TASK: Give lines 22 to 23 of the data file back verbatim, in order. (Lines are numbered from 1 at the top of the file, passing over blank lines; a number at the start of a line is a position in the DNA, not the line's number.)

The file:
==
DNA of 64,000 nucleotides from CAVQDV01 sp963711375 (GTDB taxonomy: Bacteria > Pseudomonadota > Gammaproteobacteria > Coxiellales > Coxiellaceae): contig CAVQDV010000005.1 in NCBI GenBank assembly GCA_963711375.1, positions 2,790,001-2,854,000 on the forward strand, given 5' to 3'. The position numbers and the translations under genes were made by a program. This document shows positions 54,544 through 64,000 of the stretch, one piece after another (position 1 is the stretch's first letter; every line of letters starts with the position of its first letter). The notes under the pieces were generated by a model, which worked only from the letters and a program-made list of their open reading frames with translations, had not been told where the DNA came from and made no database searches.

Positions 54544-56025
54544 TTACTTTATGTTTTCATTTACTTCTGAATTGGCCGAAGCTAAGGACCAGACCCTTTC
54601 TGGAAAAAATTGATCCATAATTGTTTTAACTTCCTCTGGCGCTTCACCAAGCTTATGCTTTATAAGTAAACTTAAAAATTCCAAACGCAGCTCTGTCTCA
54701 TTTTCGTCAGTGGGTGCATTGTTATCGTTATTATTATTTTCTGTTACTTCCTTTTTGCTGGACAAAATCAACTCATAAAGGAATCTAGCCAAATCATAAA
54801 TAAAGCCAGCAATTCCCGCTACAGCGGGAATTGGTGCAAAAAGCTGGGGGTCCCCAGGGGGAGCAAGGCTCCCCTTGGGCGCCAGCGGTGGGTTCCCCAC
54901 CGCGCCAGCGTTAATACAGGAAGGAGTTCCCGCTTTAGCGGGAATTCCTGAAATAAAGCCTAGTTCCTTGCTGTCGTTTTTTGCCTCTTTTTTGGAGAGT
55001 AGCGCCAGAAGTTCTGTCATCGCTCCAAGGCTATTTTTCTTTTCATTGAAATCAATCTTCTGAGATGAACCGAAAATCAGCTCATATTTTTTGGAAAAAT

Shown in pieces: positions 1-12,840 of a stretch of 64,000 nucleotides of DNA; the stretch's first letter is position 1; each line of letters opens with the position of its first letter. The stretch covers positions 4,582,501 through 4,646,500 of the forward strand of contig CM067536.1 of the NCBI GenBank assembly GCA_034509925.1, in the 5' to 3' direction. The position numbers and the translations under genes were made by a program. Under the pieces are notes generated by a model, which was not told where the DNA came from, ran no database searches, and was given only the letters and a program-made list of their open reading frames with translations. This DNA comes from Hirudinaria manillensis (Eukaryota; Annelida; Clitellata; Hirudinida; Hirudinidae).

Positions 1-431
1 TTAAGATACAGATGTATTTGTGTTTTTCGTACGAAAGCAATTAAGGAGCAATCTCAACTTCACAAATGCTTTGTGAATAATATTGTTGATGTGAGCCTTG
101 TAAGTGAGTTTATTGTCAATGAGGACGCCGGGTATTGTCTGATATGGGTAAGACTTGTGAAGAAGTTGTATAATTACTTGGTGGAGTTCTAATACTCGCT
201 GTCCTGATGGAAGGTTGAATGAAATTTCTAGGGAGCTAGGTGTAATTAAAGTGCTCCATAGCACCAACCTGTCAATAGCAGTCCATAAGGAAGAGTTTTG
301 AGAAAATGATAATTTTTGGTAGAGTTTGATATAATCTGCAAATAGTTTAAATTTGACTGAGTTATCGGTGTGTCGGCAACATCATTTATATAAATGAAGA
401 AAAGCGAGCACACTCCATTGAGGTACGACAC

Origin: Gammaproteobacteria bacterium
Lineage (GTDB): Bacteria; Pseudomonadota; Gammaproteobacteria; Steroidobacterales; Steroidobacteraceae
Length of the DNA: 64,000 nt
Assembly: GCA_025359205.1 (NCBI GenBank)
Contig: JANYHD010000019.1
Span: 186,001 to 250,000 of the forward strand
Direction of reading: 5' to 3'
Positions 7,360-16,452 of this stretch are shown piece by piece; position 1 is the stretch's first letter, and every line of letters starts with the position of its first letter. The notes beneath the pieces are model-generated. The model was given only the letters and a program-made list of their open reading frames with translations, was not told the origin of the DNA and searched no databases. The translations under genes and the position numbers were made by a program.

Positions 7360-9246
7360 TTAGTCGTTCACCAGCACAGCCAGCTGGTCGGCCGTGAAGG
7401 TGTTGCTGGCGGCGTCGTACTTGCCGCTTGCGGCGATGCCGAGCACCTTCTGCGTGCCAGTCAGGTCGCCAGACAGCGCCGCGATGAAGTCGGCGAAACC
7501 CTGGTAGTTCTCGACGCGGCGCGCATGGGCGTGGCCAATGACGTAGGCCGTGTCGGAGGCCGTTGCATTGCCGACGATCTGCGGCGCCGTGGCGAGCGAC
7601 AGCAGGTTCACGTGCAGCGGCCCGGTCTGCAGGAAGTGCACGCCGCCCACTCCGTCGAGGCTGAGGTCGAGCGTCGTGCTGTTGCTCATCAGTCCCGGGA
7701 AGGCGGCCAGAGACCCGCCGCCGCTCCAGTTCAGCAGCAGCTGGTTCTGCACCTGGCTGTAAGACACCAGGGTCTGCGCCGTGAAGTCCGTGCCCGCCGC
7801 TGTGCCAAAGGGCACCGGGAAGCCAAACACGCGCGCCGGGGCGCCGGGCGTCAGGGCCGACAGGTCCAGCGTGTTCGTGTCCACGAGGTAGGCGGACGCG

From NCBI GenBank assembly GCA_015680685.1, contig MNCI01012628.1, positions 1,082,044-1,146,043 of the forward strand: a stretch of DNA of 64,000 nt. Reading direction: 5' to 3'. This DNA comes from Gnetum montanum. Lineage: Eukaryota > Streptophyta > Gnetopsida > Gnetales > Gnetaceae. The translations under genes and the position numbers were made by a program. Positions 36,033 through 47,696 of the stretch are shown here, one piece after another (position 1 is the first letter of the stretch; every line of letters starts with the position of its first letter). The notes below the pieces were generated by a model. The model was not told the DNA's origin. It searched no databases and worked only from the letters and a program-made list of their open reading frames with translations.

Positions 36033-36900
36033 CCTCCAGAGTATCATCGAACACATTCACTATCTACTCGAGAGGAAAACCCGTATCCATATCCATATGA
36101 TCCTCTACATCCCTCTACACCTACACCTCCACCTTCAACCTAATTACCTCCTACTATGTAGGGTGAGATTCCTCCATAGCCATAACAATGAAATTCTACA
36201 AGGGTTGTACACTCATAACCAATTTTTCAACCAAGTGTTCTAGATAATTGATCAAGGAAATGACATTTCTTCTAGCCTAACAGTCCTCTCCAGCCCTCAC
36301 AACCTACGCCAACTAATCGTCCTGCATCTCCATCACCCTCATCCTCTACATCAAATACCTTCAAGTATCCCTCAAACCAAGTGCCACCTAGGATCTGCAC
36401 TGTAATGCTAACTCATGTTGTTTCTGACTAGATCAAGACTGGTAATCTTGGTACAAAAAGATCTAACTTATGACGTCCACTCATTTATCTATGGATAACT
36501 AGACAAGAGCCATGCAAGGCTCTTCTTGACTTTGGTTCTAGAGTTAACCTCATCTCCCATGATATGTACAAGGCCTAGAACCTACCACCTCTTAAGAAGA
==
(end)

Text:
Direction of reading: 5' to 3'
Positions 7,360-16,452 of this stretch are shown piece by piece; position 1 is the stretch's first letter, and every line of letters starts with the position of its first letter. The notes beneath the pieces are model-generated. The model was given only the letters and a program-made list of their open reading frames with translations, was not told the origin of the DNA and searched no databases. The translations under genes and the position numbers were made by a program.